Studies Present New Approach for Bone Marrow Transplantation

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New approach for bone marrow transplantation have been presented by two recent studies, according to a report published on September 25, 2018.

By using this new approach, life-saving procedure could be made safer and more effective for patients, according to the pre-clinical laboratory tests. As per the researchers at the Cincinnati Children’s Cancer and Blood Diseases Institute, studies conducted by them showed that the use of an experimental drug called CASIN in laboratory mice resulted in higher efficiency when blood stem cells were harvested from donors and less toxicity was observed in transplant recipients.

By carrying out a stem cell transplant, lives of people suffering from cancers such as leukemia could be saved. However, patients need to be prepped for the transplantation, which will involve use of toxic chemotherapy to kill off a person’s existing and malfunctioning blood-making system. This allows it to be replaced with healthy blood stem cells called hematopoietic stem cells (HSCs).

Apart from the toxicity for patients, the procedure need not always work. Harvesting effective donor HSCs can be a challenge and once it is transplanted, the cells often do not engraft in sufficient numbers to make the patient healthy. In one Leukemia study, the drug CASIN was rationally designed by the researchers. The drug mimics the action of an important gene called CDC42 that helps regulate blood stem cells. Tests in mouse models showed that CASIN can effectively mobilize blood-making stem cells and promote their exit from the bone marrow. The study indicates that blood stem cells harvested from CASIN-treated donor mice have better long-term reconstitution potential following transplant than cells harvested with regimens currently used in clinic.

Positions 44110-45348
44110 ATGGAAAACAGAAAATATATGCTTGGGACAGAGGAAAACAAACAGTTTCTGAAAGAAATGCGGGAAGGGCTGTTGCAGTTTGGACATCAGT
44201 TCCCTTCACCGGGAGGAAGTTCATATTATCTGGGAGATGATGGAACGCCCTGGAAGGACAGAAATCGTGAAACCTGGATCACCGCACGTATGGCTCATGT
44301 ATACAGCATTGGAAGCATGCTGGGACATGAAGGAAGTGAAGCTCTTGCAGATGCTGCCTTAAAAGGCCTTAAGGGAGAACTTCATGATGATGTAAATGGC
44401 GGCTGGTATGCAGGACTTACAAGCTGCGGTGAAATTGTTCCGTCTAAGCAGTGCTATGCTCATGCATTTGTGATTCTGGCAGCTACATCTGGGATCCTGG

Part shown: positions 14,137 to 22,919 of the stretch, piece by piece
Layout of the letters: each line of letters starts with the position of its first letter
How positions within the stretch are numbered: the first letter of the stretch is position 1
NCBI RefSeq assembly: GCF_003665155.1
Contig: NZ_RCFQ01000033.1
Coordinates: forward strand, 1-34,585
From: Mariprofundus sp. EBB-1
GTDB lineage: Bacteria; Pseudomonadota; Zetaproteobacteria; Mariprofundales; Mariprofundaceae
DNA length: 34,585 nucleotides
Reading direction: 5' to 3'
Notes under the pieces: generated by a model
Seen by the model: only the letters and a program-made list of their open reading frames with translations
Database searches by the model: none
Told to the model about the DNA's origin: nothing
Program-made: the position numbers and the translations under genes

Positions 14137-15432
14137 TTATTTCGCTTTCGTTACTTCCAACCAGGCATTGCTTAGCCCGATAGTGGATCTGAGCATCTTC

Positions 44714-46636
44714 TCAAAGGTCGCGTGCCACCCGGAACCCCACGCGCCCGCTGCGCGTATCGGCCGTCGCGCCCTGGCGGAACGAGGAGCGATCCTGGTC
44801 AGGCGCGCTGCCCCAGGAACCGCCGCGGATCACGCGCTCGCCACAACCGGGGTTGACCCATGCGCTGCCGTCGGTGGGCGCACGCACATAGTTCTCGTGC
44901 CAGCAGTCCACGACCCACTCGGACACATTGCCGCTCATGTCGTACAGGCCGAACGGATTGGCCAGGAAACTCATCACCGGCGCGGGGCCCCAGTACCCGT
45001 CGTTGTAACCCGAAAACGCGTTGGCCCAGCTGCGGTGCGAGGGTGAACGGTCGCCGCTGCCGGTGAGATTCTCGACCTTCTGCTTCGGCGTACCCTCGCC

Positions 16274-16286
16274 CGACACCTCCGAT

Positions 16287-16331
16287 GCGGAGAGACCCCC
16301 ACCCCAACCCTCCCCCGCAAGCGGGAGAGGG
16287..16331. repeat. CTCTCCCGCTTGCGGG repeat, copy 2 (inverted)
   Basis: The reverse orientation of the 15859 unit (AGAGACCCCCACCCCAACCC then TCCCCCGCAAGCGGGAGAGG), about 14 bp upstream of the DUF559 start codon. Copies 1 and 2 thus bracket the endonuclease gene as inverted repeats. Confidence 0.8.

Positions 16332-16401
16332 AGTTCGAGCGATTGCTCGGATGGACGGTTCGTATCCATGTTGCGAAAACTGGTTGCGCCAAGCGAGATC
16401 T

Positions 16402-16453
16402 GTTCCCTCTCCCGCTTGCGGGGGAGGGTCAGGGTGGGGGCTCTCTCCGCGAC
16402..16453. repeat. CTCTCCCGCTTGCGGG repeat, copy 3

In another study, CASIN was used by the researchers to precondition mouse transplant recipients to make the body’s bone marrow compartments more receptive to new and healthy blood stem cells. This study was conducted in donated human cells, mouse cells, and mouse models of bone marrow transplant. Therefore, results of such studies need not always translate to human patients.

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